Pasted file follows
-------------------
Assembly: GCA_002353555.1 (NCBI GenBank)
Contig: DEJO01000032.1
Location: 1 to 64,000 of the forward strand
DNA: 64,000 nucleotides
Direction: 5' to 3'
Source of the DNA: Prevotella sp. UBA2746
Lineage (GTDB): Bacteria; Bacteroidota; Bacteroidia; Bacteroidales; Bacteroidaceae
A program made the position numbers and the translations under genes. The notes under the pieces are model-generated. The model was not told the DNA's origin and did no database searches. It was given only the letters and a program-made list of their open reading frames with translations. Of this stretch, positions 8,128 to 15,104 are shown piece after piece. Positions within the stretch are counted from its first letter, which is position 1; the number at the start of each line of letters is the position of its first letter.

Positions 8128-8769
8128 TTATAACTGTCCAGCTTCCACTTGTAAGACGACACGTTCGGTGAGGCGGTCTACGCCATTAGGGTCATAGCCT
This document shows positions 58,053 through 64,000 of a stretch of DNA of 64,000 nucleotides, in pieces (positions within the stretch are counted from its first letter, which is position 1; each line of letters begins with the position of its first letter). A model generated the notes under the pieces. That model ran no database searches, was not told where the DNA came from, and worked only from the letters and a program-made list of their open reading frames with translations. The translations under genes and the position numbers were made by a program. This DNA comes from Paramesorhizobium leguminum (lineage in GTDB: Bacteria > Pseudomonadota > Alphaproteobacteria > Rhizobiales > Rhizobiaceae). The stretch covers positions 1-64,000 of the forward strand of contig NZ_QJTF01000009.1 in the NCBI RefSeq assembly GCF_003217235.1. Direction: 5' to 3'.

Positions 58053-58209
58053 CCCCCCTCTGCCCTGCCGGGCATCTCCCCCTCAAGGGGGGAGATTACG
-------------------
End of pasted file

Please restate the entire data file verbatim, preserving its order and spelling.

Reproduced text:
Assembly: GCA_002353555.1 (NCBI GenBank)
Contig: DEJO01000032.1
Location: 1 to 64,000 of the forward strand
DNA: 64,000 nucleotides
Direction: 5' to 3'
Source of the DNA: Prevotella sp. UBA2746
Lineage (GTDB): Bacteria; Bacteroidota; Bacteroidia; Bacteroidales; Bacteroidaceae
A program made the position numbers and the translations under genes. The notes under the pieces are model-generated. The model was not told the DNA's origin and did no database searches. It was given only the letters and a program-made list of their open reading frames with translations. Of this stretch, positions 8,128 to 15,104 are shown piece after piece. Positions within the stretch are counted from its first letter, which is position 1; the number at the start of each line of letters is the position of its first letter.

Positions 8128-8769
8128 TTATAACTGTCCAGCTTCCACTTGTAAGACGACACGTTCGGTGAGGCGGTCTACGCCATTAGGGTCATAGCCT
This document shows positions 58,053 through 64,000 of a stretch of DNA of 64,000 nucleotides, in pieces (positions within the stretch are counted from its first letter, which is position 1; each line of letters begins with the position of its first letter). A model generated the notes under the pieces. That model ran no database searches, was not told where the DNA came from, and worked only from the letters and a program-made list of their open reading frames with translations. The translations under genes and the position numbers were made by a program. This DNA comes from Paramesorhizobium leguminum (lineage in GTDB: Bacteria > Pseudomonadota > Alphaproteobacteria > Rhizobiales > Rhizobiaceae). The stretch covers positions 1-64,000 of the forward strand of contig NZ_QJTF01000009.1 in the NCBI RefSeq assembly GCF_003217235.1. Direction: 5' to 3'.

Positions 58053-58209
58053 CCCCCCTCTGCCCTGCCGGGCATCTCCCCCTCAAGGGGGGAGATTACG